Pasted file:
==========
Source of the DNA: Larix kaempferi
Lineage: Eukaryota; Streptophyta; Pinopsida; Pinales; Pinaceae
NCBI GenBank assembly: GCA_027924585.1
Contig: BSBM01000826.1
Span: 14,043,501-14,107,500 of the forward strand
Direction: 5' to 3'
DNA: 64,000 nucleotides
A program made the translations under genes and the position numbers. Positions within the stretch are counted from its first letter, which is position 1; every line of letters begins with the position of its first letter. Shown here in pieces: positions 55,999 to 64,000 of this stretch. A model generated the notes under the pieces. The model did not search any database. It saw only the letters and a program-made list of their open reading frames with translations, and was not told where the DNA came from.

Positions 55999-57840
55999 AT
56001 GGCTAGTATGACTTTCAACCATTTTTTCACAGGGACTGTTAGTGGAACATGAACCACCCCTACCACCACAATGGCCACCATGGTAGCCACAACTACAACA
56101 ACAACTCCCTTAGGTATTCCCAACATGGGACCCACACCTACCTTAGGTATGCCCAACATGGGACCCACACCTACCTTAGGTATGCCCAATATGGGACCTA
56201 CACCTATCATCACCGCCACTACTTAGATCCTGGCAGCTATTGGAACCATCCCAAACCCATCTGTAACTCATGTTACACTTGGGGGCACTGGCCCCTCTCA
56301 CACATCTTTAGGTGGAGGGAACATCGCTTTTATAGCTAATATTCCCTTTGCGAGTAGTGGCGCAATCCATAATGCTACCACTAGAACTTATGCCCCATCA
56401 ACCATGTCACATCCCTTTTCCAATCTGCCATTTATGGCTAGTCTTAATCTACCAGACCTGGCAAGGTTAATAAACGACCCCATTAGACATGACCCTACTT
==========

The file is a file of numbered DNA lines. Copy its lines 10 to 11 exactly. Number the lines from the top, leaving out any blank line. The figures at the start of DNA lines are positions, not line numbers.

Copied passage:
55999 AT
56001 GGCTAGTATGACTTTCAACCATTTTTTCACAGGGACTGTTAGTGGAACATGAACCACCCCTACCACCACAATGGCCACCATGGTAGCCACAACTACAACA